Apitong

The exotic Apitong can be very difficult to find. Smaller dimensions like 2” and 3” thick decking boards are the most common but can still take months before suppliers have the lengths you need. Due to its hardness, it is very difficult to cut and that is why most people order it precut to length.

Purple Heart

A recent option used as a replacement for many hardwood projects as it is more readily available than some other species. However, it generally ships from the south/south-east and unless ordered in large quantities can get expensive very quickly.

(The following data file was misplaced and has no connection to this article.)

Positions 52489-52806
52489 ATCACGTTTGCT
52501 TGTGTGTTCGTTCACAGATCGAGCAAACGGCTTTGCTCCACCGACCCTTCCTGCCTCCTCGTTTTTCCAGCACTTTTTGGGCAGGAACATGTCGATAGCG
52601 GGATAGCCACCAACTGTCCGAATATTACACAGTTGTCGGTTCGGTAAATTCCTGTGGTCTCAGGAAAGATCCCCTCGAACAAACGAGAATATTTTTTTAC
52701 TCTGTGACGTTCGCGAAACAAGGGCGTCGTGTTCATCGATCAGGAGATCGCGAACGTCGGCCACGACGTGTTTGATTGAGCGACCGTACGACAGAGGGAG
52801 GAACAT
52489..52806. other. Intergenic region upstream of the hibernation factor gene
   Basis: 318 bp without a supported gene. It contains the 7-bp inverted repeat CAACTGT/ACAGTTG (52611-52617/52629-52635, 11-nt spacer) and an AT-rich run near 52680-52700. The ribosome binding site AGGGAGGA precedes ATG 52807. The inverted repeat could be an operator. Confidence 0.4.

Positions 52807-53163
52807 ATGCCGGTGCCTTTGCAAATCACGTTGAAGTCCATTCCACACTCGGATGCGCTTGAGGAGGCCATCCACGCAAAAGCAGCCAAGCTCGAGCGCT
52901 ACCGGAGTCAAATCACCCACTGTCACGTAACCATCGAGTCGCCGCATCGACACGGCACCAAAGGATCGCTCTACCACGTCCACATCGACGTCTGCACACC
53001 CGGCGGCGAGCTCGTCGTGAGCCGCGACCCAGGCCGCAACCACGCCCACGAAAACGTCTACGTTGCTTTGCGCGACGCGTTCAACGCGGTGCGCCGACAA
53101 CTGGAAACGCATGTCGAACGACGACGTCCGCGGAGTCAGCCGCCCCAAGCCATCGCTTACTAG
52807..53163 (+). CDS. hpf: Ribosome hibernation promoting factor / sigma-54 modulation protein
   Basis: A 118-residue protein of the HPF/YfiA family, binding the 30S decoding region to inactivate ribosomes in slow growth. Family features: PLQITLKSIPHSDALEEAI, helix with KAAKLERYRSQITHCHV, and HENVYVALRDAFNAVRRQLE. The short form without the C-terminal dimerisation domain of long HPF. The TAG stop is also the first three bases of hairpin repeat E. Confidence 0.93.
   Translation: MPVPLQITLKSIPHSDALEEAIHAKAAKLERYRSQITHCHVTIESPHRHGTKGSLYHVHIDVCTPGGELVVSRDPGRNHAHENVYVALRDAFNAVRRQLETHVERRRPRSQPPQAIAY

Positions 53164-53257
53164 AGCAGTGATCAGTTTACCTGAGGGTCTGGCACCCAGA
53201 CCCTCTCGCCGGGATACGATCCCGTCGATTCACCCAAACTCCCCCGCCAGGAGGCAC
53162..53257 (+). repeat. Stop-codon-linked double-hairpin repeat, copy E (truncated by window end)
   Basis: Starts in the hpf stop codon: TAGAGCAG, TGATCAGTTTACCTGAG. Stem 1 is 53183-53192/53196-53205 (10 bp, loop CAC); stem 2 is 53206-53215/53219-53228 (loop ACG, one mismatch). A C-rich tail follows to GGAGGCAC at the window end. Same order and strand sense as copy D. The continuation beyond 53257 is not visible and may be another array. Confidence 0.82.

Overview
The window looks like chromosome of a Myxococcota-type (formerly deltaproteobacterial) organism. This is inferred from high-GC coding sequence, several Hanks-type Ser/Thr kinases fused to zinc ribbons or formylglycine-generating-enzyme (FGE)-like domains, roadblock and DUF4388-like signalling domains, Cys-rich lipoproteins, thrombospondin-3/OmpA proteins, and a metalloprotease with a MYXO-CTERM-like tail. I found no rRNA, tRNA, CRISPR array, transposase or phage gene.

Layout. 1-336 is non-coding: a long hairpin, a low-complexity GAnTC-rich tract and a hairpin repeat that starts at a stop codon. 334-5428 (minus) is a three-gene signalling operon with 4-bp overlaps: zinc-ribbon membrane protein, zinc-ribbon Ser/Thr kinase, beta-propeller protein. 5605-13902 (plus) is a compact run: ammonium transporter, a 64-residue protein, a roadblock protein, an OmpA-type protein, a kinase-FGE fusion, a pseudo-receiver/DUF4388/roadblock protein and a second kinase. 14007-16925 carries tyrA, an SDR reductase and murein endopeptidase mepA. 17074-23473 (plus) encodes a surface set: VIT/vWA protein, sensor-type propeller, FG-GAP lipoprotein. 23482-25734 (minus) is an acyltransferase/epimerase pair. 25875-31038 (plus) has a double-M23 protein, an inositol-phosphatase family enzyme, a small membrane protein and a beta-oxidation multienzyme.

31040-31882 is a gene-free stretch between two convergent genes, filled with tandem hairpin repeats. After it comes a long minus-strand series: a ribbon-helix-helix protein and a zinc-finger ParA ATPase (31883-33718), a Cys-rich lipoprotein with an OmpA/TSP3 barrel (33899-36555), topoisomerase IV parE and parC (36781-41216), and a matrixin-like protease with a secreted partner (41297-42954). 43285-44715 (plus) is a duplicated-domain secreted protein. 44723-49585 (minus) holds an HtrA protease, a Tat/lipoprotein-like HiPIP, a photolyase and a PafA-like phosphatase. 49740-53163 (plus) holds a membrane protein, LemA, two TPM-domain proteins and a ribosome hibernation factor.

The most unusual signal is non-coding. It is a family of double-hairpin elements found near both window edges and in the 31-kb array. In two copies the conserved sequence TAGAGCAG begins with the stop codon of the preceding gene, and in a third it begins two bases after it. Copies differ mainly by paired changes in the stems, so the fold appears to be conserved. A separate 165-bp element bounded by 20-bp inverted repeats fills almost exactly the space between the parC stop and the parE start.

Additional information and resources

Surfaced vs Rough (Nominal vs Dimensional)
Engineered wood products

Basic Grading & Descriptions for common Species;

Douglas Fir (Pseudotsuga menziesii).
Redwood (Sequoia sempervirens)
Oregon White Oak (Quercus garryana)

Treatments

Pressure Treatment
Heat Treatment
Kiln Drying.
Heat-Treated vs Kiln Dried.
Sell Lumber Corporation, Crane Mats, Mining Timbers, and Heavy Construction